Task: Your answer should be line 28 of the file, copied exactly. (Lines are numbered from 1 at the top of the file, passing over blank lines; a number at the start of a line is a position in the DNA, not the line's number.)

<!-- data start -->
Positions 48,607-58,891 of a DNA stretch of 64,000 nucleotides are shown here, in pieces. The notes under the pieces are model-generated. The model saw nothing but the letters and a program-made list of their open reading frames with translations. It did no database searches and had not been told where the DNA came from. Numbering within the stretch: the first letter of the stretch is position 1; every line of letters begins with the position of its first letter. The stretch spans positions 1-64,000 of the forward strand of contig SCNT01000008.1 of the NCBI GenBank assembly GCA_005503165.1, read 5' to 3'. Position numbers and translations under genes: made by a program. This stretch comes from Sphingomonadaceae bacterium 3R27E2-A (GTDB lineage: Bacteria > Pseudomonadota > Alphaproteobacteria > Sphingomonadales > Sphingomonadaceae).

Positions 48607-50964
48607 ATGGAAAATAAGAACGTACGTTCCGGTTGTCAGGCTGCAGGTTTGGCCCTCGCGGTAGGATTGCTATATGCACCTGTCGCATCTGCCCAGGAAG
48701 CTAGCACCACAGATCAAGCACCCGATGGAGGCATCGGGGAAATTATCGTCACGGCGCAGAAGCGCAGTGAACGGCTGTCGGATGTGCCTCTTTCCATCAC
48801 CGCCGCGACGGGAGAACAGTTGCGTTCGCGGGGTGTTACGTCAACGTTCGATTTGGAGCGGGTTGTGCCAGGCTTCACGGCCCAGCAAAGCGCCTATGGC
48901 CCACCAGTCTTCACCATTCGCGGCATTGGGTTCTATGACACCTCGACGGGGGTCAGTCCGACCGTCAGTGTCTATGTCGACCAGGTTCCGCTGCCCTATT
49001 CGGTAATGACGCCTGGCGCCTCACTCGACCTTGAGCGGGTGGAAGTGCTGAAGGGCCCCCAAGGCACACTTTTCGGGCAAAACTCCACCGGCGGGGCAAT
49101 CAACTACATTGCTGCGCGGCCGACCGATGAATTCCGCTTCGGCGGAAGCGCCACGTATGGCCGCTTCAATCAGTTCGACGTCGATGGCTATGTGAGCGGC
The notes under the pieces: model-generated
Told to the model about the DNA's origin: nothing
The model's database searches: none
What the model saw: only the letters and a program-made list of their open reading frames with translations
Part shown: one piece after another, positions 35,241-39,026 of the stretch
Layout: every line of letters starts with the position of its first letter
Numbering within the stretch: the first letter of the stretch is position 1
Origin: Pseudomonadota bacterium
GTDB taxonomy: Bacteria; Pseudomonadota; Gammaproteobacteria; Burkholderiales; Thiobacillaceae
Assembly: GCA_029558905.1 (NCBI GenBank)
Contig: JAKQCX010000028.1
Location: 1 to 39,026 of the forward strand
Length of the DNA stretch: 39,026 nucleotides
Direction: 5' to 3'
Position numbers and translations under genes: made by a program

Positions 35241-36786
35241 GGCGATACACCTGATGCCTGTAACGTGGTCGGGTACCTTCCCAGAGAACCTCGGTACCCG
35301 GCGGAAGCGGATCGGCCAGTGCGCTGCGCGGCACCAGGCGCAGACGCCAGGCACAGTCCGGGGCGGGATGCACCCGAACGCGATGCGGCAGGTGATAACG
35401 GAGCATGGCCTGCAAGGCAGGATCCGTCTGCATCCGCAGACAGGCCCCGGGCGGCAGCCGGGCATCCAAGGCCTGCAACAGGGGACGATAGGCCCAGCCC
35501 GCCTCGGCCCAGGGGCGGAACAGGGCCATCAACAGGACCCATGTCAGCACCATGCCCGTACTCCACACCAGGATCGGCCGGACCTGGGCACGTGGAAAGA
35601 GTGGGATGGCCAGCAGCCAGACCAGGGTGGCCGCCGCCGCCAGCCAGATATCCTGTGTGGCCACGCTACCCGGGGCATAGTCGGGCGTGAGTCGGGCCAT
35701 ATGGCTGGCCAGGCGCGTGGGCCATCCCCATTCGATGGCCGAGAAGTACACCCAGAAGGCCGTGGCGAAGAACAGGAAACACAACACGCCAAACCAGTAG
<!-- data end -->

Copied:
35501 GCCTCGGCCCAGGGGCGGAACAGGGCCATCAACAGGACCCATGTCAGCACCATGCCCGTACTCCACACCAGGATCGGCCGGACCTGGGCACGTGGAAAGA